Sixty-six American troops killed. Two hundred ninety-five Wounded in Action.
Are those numbers from an American combat operation? Not according to our government, which said they, and the other 50,000 troops in Iraq (which included me), were part of the "official end to Operation Iraqi Freedom and combat operations," under Operation New Dawn, after August 2010.
I thought back to that, today, as I read about one very interesting line in the Senate resolution authorizing military action in Syria, which passed the Senate Foreign Relations Committee. Most in the media, and on the Hill, talk about how the resolution disallows American troops on the ground. That isn't true. What the bill says is, "The authority granted in section 2 does not authorize the use of the United States Armed Forces on the ground in Syria for the purpose of combat operations."
That is key. Officially, those 66 Americans killed, and 295 wounded in Iraq were not part of combat operations, either. Yet, for those of us on the ground, we knew they very much were.
Whenever we send troops to the kind of asymmetrical battlefield that we had in Iraq, and would definitely see in Syria, they are automatically combat troops. They can face attack at any time, and would have to respond appropriately, at any time. To say they will be in any kind of safe-zone, away from combat, is naïve.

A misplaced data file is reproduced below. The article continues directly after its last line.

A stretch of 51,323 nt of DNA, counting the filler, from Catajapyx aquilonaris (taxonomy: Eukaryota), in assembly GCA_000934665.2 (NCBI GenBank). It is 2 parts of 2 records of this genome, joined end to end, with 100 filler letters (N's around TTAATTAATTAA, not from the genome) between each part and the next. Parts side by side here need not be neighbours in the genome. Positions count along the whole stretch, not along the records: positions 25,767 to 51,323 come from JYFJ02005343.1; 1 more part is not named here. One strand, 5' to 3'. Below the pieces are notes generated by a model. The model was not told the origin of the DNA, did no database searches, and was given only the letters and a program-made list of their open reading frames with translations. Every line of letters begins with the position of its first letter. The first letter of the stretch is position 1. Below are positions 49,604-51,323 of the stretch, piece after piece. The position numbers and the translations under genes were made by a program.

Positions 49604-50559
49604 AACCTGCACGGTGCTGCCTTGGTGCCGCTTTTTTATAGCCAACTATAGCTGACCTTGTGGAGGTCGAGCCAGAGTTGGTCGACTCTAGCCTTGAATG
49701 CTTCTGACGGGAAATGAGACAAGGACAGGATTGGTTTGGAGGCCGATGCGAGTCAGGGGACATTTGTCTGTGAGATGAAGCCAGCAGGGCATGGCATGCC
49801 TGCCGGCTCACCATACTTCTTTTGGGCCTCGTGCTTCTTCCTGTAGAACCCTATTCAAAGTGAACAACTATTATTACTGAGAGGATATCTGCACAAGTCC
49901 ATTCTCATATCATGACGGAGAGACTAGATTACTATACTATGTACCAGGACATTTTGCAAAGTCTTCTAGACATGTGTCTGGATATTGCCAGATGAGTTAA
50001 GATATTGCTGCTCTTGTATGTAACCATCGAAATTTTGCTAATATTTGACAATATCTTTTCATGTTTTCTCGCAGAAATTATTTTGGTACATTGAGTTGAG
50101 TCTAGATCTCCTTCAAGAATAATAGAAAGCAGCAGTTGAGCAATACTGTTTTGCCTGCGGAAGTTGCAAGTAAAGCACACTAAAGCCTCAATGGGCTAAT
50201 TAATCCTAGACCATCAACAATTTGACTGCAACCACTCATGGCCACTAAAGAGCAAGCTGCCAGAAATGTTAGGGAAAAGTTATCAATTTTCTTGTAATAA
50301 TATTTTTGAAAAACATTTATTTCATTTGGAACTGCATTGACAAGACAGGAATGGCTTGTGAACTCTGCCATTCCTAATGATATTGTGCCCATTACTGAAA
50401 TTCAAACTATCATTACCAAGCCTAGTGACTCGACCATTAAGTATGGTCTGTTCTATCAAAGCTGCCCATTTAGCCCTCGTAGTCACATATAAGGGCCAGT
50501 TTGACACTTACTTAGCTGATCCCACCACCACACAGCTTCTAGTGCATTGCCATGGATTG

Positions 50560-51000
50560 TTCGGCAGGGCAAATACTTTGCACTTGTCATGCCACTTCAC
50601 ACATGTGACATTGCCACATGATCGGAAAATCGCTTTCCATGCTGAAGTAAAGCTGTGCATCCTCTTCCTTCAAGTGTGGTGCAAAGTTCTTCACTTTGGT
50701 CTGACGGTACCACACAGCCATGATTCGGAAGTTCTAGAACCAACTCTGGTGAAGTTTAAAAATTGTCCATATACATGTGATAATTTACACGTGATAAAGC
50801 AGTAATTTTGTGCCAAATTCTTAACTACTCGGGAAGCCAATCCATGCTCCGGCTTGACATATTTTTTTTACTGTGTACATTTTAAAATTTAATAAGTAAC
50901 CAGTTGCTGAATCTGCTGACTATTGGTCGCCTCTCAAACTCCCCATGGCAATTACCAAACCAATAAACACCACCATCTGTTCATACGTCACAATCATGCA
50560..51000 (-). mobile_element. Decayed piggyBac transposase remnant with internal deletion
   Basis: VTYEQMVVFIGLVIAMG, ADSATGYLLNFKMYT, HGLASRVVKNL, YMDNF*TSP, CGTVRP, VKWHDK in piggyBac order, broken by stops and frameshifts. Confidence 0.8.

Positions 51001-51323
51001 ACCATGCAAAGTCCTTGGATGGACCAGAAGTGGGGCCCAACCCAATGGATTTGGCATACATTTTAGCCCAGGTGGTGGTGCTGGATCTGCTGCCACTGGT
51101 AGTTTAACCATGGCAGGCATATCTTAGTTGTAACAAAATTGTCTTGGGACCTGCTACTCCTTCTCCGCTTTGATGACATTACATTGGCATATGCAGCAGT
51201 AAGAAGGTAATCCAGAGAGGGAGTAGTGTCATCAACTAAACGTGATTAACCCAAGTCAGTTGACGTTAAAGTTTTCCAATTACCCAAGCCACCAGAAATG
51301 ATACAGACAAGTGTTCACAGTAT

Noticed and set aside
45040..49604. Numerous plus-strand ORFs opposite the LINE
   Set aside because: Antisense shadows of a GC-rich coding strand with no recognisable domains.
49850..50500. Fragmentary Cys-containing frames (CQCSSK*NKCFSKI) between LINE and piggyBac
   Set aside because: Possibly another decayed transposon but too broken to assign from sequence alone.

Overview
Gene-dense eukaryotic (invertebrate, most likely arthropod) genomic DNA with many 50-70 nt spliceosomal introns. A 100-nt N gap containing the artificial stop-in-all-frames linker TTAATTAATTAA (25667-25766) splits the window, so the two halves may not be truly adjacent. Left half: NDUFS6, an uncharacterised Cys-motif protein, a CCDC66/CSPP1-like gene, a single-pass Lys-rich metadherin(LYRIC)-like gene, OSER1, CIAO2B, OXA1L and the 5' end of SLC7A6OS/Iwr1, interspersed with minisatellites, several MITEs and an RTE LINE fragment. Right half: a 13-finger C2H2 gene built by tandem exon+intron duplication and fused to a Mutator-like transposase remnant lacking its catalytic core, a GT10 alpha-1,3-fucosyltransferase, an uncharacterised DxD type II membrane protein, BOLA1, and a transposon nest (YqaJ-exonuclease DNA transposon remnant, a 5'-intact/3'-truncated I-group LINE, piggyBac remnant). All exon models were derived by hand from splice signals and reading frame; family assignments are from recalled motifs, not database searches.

More importantly, even among the rebels, in their strongholds, we will have a very difficult time telling friend from foe.
The rebels are made up of a number of different groups, including those connected to al-Qaeda. At plain sight, it will be hard to tell who is who. I think about the rash of "Green on Blue" deaths in Afghanistan, where our military advisors, thinking they were among allies, were really among those sympathetic to anti-American forces, and killed by them.
In Syria, often the enemy of our enemy is also our enemy. And so, even when a "non combat" troop may supposedly be among friends, he is still potentially surrounded by fatal danger.
This will become exponentially worse, if Assad falls, as rebels will then increasingly turn their fire upon each other -- and any American advising them -- as each group among them fights for power, and to shut others out from gaining any greater influence or power.
In short, there is no such thing as non-combat troops when it comes to Syria. We can try to fool ourselves that any boots on the ground may be there for "non combat operations" or a simple "advisory role," but the truth of the matter is, just being over there constitutes being in a potential combat operation. It constitutes being put into harm's way. Operation New Dawn proved that.
Unfortunately, the Senate Foreign Relations Committee passed this resolution, and authorized President Obama to deploy tens of thousands of combat troops to Syria, who will face attack, wounds of war, and even death. Whether they did that wittingly or unwittingly may never be known. But, what I do know is that it is now up to the full Senate to recognize this, and make sure that the use-of-force authorization goes no further.